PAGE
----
Last Updated on February 21, 2021 by Pamela
COVID UPDATE: As of March 9, 2021, most regions in Quebec (with the exception of Montreal and its surrounding regions) are now orange zone, with a 9:30pm – 5am curfew. Restaurants will now be open for dine-in (with restrictions), as well as gyms, museums, shops, and salons. Bars remain closed. Travel to Quebec at this time is not advisable. In the meantime, I hope you will utilize this site for travel inspiration and future travel planning!
“Where can I eat the best onion soup in Quebec City?” is a common question among visitors exploring Old Quebec City. While some locals are confused by the obsession with Onion soup (as it is called here), we totally get it. Bubbling crispy cheese with little pools of grease draped over a bowl, concealing bread, onions and a savoury broth that makes your heart sing.
It’s like watching Idris Elba or Dwayne Johnson take their shirt off. So. Damn. Good.
Thinking about finding the best bowl of French Onion soup near me was a fantasy, one that gave me warm virtual hugs on chilly Quebec City nights.
A French Onion Soup Obsession
As an anglophone who has chosen to make Quebec City my home, I understand the obsession with savouring a bowl of French Onion soup. While Onion soup may be a standard dish here in Quebec, it is often a treat in the rest of Canada.
I still remember my first bowl of French Onion soup. I was 14 years old and my dad had taken me to see Les Misérables at the Royal Alexander Theatre in Toronto (which I LOVED). When the show was done, he took me to Le Papillon on Front Street for French Onion soup. OMG, it was delicious. Sadly, when the waiter came around and asked what we would like for dessert, my dad decided to tell him I wanted a kiss. I was mortified!
That soup though? That was good French Onion soup.
Origins of Onion Soup
In Quebec (and France) the soup is simply known as Soupe à l’Oignon (Onion Soup). While a version of onion soup has been savoured since the days of the Roman Empire, the soup we know today as French Onion soup originated in 18th-century Paris.
The base of this delightful soup was made using beef broth and caramelized onions and topped with croutons and melted Comté cheese.
Today, Onion soup varies. In Quebec, some will make with chicken broth, while others use beef or beef and veal stocks. Oftentimes red wine or red ale are added to the broth as well. Some soups will have croutons, while others use day-old baguette or crostini. The choice of cheese changes quite a bit, from gruyere to emmental, migneron, mozarella or cantonnier.
The Best Onion Soup in Quebec City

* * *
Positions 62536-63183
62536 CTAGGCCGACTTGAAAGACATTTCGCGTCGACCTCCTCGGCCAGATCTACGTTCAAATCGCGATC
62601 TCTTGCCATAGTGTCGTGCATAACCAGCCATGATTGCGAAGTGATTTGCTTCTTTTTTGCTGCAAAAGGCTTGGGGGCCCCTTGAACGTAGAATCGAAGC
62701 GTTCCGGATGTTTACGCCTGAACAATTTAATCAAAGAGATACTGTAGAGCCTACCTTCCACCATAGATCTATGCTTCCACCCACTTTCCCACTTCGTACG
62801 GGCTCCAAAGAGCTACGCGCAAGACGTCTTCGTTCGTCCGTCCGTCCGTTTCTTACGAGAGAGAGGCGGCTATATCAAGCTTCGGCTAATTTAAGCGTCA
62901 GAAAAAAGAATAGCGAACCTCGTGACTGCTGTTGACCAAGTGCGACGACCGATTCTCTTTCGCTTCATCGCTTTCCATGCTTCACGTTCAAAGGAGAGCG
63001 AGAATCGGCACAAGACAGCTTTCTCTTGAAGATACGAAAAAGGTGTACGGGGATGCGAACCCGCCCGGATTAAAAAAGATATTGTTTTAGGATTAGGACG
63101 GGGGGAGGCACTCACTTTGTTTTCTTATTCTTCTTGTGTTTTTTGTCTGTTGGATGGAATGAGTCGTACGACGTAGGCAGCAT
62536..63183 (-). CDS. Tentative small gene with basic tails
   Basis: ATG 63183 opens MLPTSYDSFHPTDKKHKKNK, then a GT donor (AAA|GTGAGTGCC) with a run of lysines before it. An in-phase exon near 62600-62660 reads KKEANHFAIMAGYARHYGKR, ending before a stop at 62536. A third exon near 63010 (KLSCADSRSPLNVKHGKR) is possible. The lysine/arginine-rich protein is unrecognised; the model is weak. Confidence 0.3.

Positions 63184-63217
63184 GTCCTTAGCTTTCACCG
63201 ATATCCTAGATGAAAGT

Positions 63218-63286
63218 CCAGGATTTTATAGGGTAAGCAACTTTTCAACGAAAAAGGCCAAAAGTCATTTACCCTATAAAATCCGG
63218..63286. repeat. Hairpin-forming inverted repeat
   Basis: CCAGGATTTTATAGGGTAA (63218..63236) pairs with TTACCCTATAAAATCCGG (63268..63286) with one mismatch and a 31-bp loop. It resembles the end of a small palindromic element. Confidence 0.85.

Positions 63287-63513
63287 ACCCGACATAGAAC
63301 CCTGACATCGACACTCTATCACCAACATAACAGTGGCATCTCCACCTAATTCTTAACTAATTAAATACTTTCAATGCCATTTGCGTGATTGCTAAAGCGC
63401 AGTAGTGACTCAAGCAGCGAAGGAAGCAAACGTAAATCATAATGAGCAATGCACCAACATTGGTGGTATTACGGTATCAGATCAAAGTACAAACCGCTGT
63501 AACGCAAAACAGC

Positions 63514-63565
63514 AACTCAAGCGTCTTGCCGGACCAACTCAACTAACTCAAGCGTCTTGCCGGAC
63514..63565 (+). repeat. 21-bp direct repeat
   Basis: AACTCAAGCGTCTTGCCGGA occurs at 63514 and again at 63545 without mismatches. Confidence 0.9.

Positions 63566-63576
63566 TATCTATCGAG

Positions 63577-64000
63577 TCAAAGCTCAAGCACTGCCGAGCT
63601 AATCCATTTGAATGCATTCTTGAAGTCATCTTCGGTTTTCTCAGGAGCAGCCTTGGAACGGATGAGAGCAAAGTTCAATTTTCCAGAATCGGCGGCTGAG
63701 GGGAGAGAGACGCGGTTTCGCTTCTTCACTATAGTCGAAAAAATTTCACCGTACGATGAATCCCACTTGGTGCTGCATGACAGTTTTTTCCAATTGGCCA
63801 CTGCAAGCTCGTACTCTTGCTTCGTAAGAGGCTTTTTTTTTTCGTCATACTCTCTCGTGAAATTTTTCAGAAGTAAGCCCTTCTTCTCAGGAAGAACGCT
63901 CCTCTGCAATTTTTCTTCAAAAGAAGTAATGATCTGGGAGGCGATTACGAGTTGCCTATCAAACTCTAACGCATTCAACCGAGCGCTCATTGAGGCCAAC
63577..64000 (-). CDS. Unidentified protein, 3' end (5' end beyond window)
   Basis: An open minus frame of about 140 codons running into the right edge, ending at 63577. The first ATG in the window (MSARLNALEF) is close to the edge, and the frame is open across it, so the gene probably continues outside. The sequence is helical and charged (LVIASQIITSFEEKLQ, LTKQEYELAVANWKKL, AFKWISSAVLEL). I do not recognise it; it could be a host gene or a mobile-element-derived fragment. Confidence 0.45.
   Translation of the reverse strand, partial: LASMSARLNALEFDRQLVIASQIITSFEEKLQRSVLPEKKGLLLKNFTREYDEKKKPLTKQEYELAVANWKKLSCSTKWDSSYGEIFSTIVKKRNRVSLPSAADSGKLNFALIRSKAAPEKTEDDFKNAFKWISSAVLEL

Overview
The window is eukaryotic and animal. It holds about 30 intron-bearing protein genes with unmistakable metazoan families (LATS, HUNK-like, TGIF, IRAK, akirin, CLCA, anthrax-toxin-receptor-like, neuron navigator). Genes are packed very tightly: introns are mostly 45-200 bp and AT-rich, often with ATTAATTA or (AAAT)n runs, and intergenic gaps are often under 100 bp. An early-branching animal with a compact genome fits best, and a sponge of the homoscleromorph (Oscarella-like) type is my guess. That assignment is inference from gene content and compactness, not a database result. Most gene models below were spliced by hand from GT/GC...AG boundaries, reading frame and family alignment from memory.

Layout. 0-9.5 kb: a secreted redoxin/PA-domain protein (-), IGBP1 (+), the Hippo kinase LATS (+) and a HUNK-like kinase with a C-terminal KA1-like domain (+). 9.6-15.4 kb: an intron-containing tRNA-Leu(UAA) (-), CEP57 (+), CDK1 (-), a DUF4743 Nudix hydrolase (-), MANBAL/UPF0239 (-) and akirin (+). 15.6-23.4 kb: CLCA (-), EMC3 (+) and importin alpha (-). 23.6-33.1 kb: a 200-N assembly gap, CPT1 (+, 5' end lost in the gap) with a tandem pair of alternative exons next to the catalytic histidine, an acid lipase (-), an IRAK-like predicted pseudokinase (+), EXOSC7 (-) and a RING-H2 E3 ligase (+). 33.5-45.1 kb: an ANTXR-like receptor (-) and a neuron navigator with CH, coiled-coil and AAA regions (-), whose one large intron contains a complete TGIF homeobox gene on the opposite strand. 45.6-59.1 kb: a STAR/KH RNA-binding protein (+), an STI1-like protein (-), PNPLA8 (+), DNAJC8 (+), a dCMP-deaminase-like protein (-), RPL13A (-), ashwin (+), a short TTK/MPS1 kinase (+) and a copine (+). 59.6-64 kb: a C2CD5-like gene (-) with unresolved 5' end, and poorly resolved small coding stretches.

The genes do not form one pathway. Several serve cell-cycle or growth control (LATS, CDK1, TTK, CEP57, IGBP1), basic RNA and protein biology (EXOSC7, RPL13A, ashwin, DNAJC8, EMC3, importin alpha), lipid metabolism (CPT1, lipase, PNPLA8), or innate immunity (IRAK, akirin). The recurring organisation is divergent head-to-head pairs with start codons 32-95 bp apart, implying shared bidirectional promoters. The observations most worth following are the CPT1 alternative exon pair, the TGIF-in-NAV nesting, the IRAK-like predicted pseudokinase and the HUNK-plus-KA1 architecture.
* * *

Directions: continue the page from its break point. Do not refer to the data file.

There are currently 32 restaurants in Old Quebec City serving Soupe à l’Oignon. While there are definitely some bad bowls of French Onion soup, I’m going to focus on the really good ones. The ones that I crave on a regular basis.
So instead of searching for the best Onion soup in Quebec City, bookmark this article and use it as your foodie road map!
Disclaimer: The Old Quebec City restaurants I visited did not know I was coming, and I personally paid for every single bowl of soup!
Here are 8 places serving up some of the best French Onion soup in Old Quebec City!
I was initially disappointed when this bowl of onion soup was placed in front of me (I thought it would be a traditional French Onion soup), but the moment I sipped the broth, I was in absolute heaven.
The most expensive bowl of soupe à l’oignon in Old Quebec City, at $16 CAD, the soup is served with a side of bone marrow and roasted pearl onions. While it is definitely not a traditional French onion soup, the broth has an incredibly deep flavour, with slight hints of rosemary and roasted garlic. The croutons held up nicely and discovering grilled cheese curds resting at the bottom gave me more joy than I thought possible.
I was prepared for a pretentious overpriced soup, but I was happily proven wrong – and I have been raving about it to anyone who asks.
Price: $16 CAD
Address: 49, rue Saint-Louis • Website: http://restolabuche.com/
When it comes to traditional-looking (or what we think as traditional) French onion soup, this bowl from Q-de-Sac Resto-Pub in Petit-Champlain is at the top of my list.
The bubbling cheese with little pools of grease is an exciting site, especially when you learn that the soup is cooked in a wood-fired pizza oven. Getting through delightfully gooey smoked cheddar cheese to the broth underneath can be a challenge, but it is worth it. The broth itself is comprised of veal stock and red ale and has a deep smokey flavour that warms the body inside out.